By Denis Jjuuko
While on a trip from Kalangala sometime back, I met a man who looked every inch in his sixties on the ferry as we crossed Lake Victoria from the island to Masaka. He seemed to have recently dyed his hair dark black. He was wearing an oversize double breast jacket. He had a young man in his company, who was carrying a small backpack he couldn’t put down. I had seen him park a Land Rover Freelander on the ferry. I was fascinated.
Although the car had seen a bit of days, I didn’t expect him to be driving such a car in a rural setting where Toyotas rule the roads. So I wanted to know what he did for a living and where he was heading. I was interested in knowing his story.
Naturally I started up small talk. It had rained the whole morning and we started with rising water levels. With the ferry engines roaring nonstop and the lake so calm, I asked him what he did for a living — a living that would make him driver a Land Rover Freelander! He told me he was on a business trip to Masaka and may end up in Rakai depending on his prospects. He said he was on a mission to expand his farm. I had mistaken him for a fisherman or somebody involved in the fishing value chain.
He told me his father somewhat discouraged him from fishing as a kid saying the lake was dangerous and always left him at home as he went on his fishing excursions. So when he dropped out of school, he concentrated on farming.
He said he wanted to look for land in Masaka when it was still affordable. He said he had received information that the government was planning to establish oil palm growing beyond the island of Bugala in Kalangala. “If government goes ahead and starts oil palm growing in Masaka, the land prices will go up,” he said. “That is why I want to go to Rakai as well because government plans to establish oil palm in Sango Bay area,” he informed me.
He was involved in oil palm growing in Kalangala where he established a plantation on about 100 acres. “I have given most of the Kalangala farm to my children. I only own about 28 acres now of oil palm trees and another 10 for food,” he said. “I am too old to be buying food,” he joked.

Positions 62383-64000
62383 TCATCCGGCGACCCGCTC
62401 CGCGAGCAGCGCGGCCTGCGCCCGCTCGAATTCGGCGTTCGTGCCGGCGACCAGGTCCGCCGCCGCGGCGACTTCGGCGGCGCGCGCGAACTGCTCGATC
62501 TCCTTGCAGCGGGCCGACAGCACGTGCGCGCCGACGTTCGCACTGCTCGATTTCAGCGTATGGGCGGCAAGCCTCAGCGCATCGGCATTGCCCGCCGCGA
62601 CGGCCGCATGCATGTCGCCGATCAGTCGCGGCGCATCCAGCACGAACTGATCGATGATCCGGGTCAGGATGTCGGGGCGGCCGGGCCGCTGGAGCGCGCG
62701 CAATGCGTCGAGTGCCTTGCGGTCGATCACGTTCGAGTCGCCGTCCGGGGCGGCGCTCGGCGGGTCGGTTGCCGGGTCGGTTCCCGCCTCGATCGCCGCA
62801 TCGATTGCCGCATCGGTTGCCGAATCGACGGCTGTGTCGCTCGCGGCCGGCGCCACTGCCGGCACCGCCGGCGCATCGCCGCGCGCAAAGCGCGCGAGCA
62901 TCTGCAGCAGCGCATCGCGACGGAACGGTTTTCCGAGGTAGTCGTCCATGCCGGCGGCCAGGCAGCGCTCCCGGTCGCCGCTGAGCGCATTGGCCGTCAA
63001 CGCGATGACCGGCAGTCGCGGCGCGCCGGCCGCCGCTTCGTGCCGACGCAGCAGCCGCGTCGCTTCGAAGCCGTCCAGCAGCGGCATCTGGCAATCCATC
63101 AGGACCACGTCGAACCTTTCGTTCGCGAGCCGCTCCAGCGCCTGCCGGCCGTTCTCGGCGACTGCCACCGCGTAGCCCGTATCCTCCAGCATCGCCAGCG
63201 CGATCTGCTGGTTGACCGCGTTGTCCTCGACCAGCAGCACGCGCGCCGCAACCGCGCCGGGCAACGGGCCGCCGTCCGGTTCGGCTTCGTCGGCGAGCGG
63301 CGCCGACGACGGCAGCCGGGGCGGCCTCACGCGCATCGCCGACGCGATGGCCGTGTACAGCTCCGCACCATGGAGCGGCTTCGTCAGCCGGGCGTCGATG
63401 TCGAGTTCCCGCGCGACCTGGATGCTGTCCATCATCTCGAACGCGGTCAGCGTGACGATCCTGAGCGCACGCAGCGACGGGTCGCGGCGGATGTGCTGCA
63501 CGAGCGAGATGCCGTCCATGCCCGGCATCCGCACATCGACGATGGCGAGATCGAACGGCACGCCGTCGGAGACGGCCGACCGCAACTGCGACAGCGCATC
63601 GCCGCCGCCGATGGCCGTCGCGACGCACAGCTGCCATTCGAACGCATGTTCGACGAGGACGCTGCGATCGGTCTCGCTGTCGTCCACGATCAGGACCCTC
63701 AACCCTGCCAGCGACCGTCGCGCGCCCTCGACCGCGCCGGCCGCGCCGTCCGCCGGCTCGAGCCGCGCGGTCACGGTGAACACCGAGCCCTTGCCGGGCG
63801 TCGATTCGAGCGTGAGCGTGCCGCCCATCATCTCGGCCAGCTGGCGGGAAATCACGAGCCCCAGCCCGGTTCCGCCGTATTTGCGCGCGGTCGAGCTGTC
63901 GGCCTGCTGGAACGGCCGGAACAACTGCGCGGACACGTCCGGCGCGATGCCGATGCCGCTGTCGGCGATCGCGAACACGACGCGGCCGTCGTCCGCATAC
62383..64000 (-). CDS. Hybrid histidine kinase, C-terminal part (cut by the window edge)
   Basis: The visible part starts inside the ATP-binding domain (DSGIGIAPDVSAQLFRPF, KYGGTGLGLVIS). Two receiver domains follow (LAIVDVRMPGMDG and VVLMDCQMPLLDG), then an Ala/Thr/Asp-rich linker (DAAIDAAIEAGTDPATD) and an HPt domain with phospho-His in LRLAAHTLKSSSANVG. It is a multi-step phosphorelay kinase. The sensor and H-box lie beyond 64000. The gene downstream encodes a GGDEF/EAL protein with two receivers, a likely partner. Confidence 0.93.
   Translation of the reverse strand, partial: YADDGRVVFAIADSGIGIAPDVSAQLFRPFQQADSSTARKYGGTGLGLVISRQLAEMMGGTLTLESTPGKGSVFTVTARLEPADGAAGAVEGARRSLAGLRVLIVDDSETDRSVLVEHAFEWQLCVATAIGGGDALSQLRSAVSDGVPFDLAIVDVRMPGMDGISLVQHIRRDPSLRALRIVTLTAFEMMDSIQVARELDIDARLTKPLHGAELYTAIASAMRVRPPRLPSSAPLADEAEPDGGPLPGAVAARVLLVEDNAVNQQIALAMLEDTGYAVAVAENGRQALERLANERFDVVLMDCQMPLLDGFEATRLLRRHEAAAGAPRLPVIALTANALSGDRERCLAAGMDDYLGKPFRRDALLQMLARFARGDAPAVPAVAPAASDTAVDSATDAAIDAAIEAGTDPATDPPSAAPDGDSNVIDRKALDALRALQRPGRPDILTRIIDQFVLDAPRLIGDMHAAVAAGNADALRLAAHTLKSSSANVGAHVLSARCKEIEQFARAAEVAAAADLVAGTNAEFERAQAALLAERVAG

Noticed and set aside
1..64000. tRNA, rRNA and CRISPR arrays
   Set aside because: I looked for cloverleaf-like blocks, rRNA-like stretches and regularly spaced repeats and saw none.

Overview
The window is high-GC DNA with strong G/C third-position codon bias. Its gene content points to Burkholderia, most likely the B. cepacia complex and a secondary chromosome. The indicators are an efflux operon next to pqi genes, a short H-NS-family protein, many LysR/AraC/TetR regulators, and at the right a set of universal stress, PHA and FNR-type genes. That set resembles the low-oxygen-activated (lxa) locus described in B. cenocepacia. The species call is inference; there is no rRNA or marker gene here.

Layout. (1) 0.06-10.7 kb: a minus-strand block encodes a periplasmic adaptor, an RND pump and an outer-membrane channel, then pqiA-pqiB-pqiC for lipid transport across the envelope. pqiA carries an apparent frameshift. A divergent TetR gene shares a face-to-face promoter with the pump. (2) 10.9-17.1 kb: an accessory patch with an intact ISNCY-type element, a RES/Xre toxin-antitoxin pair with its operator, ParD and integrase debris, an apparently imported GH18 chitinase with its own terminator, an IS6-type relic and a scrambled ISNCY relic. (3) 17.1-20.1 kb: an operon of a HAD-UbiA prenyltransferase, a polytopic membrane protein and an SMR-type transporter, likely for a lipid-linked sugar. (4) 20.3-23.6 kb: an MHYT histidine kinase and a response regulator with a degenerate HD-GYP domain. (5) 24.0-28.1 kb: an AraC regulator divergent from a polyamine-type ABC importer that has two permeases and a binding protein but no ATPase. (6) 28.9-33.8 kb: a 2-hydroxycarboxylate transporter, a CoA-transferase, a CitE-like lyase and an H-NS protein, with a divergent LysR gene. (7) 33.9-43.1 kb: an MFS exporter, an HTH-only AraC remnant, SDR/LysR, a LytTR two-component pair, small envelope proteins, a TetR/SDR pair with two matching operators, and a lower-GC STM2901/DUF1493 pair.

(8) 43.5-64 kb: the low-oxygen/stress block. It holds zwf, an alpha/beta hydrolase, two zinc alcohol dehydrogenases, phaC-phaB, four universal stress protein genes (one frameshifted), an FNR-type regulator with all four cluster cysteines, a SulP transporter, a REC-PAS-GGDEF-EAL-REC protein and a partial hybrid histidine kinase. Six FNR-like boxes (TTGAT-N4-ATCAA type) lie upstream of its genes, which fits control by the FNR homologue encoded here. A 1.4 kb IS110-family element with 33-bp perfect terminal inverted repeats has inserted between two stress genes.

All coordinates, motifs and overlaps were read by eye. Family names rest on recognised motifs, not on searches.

I was still enjoying the talk when the ferry captain sounded the horn indicating arrival in Bukakata and end of my talk with this interesting businessman. At the pier in Bukakata, we said goodbye before he told me that if I ever come back to Kalangala I should simply ask any boda man to direct me to his home. “Simply ask them to bring you to Kinazi Kyabala, my home is along the main road,” he said, braggingly. Kinazi Kyabala is Luganda for oil palm is profitable. Given his car and business acumen, he may not have lied.
I watched a TV story last week that the private sector players having seen how Kalangala has developed, are not waiting for government to establish nucleus estates for oil palm in Masaka, Rakai and in the Aswa region in northern Uganda. They are establishing the farms themselves. To meet current palm oil demand, Uganda needs to grow 100,000 hectares of oil palm. In Kalanga and Buvuma, the numbers are below 20,000 hectares so far.
The price of oil palm fresh fruit bunches in Uganda has grown from approximately Shs200 a kilo in 2010 when the oil palm harvests started to more than Shs900 in July 2021. Data from the National Oil Palm Project indicate that on average, a farmer earns between Shs400,000 to Shs600,000 per acre per a month.
Smallholder oil palm growers in Kalangala like the man I met on the ferry who number 2,063 (with about 1300 of them with harvestable crops) earn approximately Shs5 billion every month. This is a huge income for these farmers and no wonder the old man I met on the ferry was driving a Freelander to stand out. From his farm, he could afford it.
The government and indeed local leaders should mobilise farmers in the areas where the private sector is acquiring land so that they learn from Kalangala farmers and embrace this crop instead of only selling land to the private sector. Oil palm trees take four years to mature and harvestable every 10 days for about 18 to 25 years before they are replaced. This kind of predictable income is what the majority of our farmers need to get themselves out of poverty.
The writer is a communication and visibility consultant. firstname.lastname@example.org